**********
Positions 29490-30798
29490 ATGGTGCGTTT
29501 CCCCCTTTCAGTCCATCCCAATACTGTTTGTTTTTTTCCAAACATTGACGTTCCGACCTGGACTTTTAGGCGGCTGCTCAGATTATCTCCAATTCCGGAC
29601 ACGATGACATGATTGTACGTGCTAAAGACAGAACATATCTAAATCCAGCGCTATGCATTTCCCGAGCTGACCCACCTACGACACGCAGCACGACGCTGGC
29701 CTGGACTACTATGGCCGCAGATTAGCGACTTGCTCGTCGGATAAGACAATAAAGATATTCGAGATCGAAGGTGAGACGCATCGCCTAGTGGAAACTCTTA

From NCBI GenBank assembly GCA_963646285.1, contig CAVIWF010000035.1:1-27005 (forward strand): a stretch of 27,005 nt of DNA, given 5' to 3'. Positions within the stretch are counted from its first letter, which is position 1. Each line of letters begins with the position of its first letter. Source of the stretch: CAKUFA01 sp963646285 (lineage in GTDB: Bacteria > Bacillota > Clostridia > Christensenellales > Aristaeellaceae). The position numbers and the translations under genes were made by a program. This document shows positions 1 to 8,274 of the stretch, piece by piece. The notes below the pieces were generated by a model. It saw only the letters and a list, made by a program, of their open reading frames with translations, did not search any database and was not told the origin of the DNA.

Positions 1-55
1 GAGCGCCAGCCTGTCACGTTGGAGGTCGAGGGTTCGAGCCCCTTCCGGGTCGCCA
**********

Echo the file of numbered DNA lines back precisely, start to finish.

Positions 29490-30798
29490 ATGGTGCGTTT
29501 CCCCCTTTCAGTCCATCCCAATACTGTTTGTTTTTTTCCAAACATTGACGTTCCGACCTGGACTTTTAGGCGGCTGCTCAGATTATCTCCAATTCCGGAC
29601 ACGATGACATGATTGTACGTGCTAAAGACAGAACATATCTAAATCCAGCGCTATGCATTTCCCGAGCTGACCCACCTACGACACGCAGCACGACGCTGGC
29701 CTGGACTACTATGGCCGCAGATTAGCGACTTGCTCGTCGGATAAGACAATAAAGATATTCGAGATCGAAGGTGAGACGCATCGCCTAGTGGAAACTCTTA

From NCBI GenBank assembly GCA_963646285.1, contig CAVIWF010000035.1:1-27005 (forward strand): a stretch of 27,005 nt of DNA, given 5' to 3'. Positions within the stretch are counted from its first letter, which is position 1. Each line of letters begins with the position of its first letter. Source of the stretch: CAKUFA01 sp963646285 (lineage in GTDB: Bacteria > Bacillota > Clostridia > Christensenellales > Aristaeellaceae). The position numbers and the translations under genes were made by a program. This document shows positions 1 to 8,274 of the stretch, piece by piece. The notes below the pieces were generated by a model. It saw only the letters and a list, made by a program, of their open reading frames with translations, did not search any database and was not told the origin of the DNA.

Positions 1-55
1 GAGCGCCAGCCTGTCACGTTGGAGGTCGAGGGTTCGAGCCCCTTCCGGGTCGCCA